The proposed contract has been rejected by union negotiators and they have declared an impasse.  

The reason for the rejection is that about six workers who have seniority will see no benefit until the last year of the contract. They want it now. 

The amount in question is a pittance. 

The county could simply front end whatever benefit is intended for senior workers and there would be a contract. 

The county refuses.

It appears to me that both sides are being stubborn.  

What I find especially annoying is that Council members ask questions before they are presented with the facts. They should allow a presenter to do so and then ask questions. And when they do ask questions, Tara Zrinski should use her microphone. 

Wednesday, March 15, 2023

NorCo Home Rule Charter Bans Gifts, But Admin Code Allows Them

Believe it or not, there are times when good government and good politics coincide. This would be so if Northampton County Council adopted a gift ban. One is needed badly.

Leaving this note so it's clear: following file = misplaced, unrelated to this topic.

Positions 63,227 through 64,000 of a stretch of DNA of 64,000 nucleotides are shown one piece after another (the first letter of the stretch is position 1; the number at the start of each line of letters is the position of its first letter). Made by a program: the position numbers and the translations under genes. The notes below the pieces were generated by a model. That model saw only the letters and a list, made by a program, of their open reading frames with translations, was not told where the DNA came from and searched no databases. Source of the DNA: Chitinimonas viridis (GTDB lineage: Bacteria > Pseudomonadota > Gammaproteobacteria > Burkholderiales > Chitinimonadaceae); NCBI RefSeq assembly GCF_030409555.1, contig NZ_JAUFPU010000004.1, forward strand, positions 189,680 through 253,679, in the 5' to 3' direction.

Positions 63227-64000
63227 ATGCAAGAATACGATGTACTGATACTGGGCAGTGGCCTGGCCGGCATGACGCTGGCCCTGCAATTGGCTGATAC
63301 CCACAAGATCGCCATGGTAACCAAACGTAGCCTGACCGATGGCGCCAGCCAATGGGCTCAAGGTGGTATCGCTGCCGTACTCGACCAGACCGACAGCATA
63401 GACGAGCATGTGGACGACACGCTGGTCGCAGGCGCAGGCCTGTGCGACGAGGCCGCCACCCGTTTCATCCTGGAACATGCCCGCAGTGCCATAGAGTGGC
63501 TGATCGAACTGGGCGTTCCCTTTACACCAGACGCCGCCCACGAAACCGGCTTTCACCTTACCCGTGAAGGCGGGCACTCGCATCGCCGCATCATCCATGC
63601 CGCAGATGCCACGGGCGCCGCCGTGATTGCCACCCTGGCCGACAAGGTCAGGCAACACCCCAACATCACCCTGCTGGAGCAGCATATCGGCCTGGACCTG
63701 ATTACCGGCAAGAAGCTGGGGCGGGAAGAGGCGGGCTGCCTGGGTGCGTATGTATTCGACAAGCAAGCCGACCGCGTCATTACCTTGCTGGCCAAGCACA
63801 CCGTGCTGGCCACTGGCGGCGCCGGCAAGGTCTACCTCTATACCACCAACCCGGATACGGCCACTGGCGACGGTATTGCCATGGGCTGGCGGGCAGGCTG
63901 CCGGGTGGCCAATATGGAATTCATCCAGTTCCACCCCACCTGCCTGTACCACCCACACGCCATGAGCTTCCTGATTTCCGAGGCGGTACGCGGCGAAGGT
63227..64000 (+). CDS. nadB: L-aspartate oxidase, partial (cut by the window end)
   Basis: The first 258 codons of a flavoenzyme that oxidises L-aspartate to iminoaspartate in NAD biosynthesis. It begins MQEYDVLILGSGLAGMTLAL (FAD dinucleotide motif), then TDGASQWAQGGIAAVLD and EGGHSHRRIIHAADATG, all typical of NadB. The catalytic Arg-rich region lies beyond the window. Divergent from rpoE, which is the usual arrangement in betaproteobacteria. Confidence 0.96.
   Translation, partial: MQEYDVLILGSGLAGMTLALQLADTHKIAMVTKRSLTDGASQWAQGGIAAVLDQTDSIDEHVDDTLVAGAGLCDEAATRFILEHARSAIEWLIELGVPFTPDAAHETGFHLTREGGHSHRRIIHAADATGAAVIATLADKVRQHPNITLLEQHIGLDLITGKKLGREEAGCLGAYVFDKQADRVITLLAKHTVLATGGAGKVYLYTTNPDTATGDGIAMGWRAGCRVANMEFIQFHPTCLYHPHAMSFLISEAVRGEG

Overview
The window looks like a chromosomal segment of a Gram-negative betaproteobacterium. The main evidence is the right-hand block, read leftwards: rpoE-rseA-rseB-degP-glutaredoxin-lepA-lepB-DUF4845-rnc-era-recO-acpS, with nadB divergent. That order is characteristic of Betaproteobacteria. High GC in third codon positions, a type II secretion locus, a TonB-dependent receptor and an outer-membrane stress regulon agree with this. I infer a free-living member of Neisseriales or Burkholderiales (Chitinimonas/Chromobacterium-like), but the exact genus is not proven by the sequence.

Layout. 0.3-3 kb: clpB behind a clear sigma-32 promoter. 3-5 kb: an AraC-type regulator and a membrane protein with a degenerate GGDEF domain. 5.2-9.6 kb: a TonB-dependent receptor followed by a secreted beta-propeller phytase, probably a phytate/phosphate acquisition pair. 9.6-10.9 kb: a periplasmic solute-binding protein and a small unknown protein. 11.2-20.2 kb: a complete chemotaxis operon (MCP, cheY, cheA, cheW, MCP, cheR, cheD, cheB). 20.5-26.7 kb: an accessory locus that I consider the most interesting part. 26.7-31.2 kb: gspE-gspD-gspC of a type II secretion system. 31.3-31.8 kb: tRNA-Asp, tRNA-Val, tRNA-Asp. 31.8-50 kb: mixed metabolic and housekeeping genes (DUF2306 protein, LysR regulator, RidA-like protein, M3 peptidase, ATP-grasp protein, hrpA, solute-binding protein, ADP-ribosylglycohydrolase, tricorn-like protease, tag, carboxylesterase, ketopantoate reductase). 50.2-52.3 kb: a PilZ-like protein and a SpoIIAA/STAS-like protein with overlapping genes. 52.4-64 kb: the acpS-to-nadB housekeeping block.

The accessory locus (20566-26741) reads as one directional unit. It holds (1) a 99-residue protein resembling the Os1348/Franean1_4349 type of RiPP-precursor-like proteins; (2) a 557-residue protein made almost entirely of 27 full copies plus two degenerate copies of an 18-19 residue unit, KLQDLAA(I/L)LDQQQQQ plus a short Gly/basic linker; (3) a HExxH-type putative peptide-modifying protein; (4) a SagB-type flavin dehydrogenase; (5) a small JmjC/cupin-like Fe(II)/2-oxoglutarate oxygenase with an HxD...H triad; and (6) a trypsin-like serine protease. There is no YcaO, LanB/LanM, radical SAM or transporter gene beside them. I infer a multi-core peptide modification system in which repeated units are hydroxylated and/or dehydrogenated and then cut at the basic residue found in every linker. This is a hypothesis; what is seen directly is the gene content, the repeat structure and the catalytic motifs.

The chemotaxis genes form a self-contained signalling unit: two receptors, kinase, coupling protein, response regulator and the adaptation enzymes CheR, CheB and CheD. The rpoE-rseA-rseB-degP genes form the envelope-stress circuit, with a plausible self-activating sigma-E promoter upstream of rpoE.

Some of us, like the late NorCo Executive John Stoffa had a deep sense of personal integrity. He once refused a bag of pretzels from someone who wanted money from the County. He refused to accept a parking spot set aside for the Executive, choosing instead to trudge up the hill to the courthouse until his hip gave out. In Bethlehem, former City Council Clerk Cindy Biedenkopf refused a gift of tickets to some event she wanted to see, choosing instead to write out a check. Vic Mazziotti would tell NorCo vendors who wanted to buy him lunch that they could, but they would never do business in the County. NorCo Administrator Charles Dertinger refuses offers of Phantoms' tickets, choosing instead to buy them on Stubhub.  Some people in government do the right thing without others having to tell them. But there are also those who have their hands out, grabbing tickets to shows and games. It's been going on as long as there's been government.